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Lepidus's comb over didn't make him any younger or attractive.

“I'll just sit in the corner. ”~ Lepidus

“I am feeling a bit ginger beer Octavian. ”~ Lepidus

Marcus Aemilius Lepidus (89 B.C - 14 B.C), a Roman politician, senator, triumvir, networker, sniveler, lickspittle, toady, toerag, etc, slimed his way across the Ancient World until he was brushed out of the way in the struggle between Mark Antony and Octavian Caesar. Even in life he was mocked and his name synonymous with uselessness ("oh...don't be a total Lepidus Tony and make a queen smile tonight" was Cleopatra's reported put-down of the time[1]).

Lepidus was a born mediocrity. In a world of imperial-sized egos, he bumbled his way around and if Lepidus avoided the slings, arrows (and daggers) of Roman politics, then at least this showed he had low cunning. Only Octavian (or Augustus as he became) outlived Lepidus and that was because the emperor had long before concluded that murdering or executing Lepidus would be seen as an act of cruelty rather than bold politics. So instead Lepidus was locked up into his own villa and contrived to merrily live like that for next 23 years, performing his only remaining official duty as Pontifex Maximus[2], Chief Holy Wailer of Rome, in charge of reading animal entrails[3] and predicting the weather.


For those without comedic tastes, the so-called experts at Wikipedia have an article about Lepidus.

Early Life[edit]

Despite his reputation of worthlessness, Lepidus was a well connected Roman aristocrat. His father Lepidus the elder was an equally shifty individual, posing as a friend of Republicans and their leader Sulla but then wheedling his way into the confidence of Pompey. Lepidus Senior eventually sneaked on his 'friends' once too often and got sent to Sardinia, the Roman world's equivalent of Siberia. Lepidus Junior made a note to be more 'nimble in his sandals' and cast around to make himself useful to a coming man. That was Julius Caesar.

Unlike the Republicans, Lepidus held no great shakes with the Roman Constitution and happily trailed with Populist-Democrats if that involved, bread, circuses, defence contracts and dancing girls. It lead to Caesar to appointing Lepidus 'Master of the Horse', an important job that gave Lepidus access and distribution rights to the flourishing (and legal) drug trade [4] He never seemed to have become an addict but contemporaries relate Lepidus did have strange eyes and that he spent an inordinate amount of time in the stables.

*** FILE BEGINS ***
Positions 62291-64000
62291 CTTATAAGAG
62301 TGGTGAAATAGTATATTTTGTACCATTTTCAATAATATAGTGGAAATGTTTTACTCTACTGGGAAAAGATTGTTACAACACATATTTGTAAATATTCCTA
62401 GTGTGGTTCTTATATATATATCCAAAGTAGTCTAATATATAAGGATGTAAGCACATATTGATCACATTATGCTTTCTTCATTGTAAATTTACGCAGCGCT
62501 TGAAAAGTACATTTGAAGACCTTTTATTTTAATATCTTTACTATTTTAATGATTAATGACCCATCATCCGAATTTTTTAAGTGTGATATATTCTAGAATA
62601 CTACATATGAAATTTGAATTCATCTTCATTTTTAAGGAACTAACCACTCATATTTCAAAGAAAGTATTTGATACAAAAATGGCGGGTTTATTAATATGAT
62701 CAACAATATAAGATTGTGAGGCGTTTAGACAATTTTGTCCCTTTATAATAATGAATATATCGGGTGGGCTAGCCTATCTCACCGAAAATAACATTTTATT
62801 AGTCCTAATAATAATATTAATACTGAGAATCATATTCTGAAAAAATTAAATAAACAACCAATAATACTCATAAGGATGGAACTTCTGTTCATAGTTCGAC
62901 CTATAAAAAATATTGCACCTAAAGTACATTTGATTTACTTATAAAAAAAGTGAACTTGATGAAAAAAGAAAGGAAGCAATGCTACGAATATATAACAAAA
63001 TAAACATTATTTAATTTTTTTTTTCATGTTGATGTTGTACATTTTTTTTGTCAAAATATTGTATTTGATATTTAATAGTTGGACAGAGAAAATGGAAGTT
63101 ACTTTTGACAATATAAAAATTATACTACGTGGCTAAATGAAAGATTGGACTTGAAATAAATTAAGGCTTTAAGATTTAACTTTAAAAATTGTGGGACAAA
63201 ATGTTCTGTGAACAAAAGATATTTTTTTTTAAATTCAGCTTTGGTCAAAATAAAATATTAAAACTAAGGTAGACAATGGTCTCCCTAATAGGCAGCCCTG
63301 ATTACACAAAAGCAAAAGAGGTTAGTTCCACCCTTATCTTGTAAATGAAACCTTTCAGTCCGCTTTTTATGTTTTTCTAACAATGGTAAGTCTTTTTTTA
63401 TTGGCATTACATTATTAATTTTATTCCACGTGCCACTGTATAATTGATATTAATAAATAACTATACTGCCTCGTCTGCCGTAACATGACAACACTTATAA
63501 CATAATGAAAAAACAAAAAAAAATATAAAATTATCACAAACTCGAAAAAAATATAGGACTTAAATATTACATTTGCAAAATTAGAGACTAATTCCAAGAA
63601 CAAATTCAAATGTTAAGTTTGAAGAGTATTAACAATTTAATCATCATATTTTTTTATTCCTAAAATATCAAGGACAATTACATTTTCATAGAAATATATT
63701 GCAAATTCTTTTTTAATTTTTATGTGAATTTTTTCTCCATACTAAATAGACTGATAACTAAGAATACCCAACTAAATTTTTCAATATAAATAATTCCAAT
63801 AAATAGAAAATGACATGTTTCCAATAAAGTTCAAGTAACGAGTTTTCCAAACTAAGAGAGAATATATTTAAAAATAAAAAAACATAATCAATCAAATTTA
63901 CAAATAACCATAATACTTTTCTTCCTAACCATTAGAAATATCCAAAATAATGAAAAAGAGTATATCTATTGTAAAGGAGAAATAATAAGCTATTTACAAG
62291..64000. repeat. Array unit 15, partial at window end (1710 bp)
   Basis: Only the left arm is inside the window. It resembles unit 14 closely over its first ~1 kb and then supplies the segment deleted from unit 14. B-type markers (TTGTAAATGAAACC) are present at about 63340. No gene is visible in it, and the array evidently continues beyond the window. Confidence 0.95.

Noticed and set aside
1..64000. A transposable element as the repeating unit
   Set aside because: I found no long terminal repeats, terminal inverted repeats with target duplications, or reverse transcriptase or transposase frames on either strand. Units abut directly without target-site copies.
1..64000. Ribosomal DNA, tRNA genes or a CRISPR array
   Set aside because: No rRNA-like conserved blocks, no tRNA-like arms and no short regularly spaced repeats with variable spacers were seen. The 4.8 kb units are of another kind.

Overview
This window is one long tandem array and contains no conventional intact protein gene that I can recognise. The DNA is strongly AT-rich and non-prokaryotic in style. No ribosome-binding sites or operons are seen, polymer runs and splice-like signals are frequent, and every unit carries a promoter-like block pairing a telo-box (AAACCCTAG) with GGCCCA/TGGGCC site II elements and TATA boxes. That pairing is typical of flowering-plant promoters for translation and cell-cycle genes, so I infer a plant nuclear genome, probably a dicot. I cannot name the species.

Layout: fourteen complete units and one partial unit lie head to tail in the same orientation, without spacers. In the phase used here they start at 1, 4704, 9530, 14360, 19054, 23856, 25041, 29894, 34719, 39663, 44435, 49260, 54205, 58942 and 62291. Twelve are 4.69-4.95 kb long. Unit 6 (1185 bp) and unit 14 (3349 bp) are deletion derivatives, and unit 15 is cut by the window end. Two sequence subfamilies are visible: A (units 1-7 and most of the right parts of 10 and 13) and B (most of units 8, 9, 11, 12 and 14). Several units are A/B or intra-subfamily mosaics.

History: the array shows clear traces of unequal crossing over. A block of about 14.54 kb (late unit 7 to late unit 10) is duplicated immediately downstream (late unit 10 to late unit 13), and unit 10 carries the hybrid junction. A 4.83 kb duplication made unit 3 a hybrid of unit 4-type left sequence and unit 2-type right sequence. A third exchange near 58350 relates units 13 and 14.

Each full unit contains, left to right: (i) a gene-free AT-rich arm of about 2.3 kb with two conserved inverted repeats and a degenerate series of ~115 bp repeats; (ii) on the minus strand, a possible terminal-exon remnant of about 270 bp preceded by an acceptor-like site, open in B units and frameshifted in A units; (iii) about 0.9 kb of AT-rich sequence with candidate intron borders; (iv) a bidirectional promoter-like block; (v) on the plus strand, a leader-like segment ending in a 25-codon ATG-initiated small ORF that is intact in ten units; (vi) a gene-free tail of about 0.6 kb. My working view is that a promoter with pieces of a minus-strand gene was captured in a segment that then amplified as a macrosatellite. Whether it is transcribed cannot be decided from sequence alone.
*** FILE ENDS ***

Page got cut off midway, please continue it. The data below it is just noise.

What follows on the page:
Death of Caesar and the Second Triumvirate[edit]

Lepidus's reputation as a 'horse botherer' (Equitum Molestus) was considered unfounded until this statue was discovered in a restaurant.

When Caesar was assassinated in the senate, Lepidus chose to go with Mark Antony. It was an easy decision to make as Lepidus discovered that Brutus who was also his brother-in-law had considered knocking him off too but had changed his mind not wanting to make his sister Junia a widow just yet. So Lepidus joined Mark Antony, his drug connections intact and proposed an alliance against the Republican killers.

However, this cosy duopoly was broken when Caesar's great nephew Octavian claimed he had equal rights with Lepidus and Antony to run the Roman republic. There was only one solution, there would have to be a new regime and a sharing out of the spoils once Julius Caesar had been revenged.

Echoing an earlier constitutional arrangement, supreme power was invested in a 'Triumvirate'. Yet when Romans saw the three generals marching into Rome and dictating these new arrangements to the senate, no one had a problem identifying which one was Lepidus. If Antony had the glow of experience and Octavian the light of youth, Lepidus could only offer a middle aged spread and a bad haircut.

The war against the 'Brutal' Republicans was eventually won. Their political platform of assassination, financial retrenchment and no gays in the Roman army had little appeal. However there were other Republicans still lurking around under under the leadership of Sextus Pervertus Pompey, son of the old lard arse Roman leader. Using a fleet and intercepting food supplies to Rome, Pompey's activities stirred up political danger for the Triumvirate. They would have to make a deal. Three would now have to become four, a quadraphonic.

The war was declared a draw so all the former combatants met on a galley to celebrate. Sextus Pompey mocked Lepidus for his inability to hold his drink and became the main source of all future jokes disparaging the triumvir. Lepidus had to take it, smiling and wiggling his ears as Mark Antony and Octavian joined in the cruel mockery. Lepidus as a flatterer himself knew these words were cheap and that Sextus Pompey was a pumped up balloon. Perhaps he also hoped that in a three way struggle, the others would contrive to kill each other off. May be Lepidus would become the new overall ruler by default?


A Roman priest who appears to be stunned that one of his predictions have come true. Now identified as Lepidus because of the facial expression.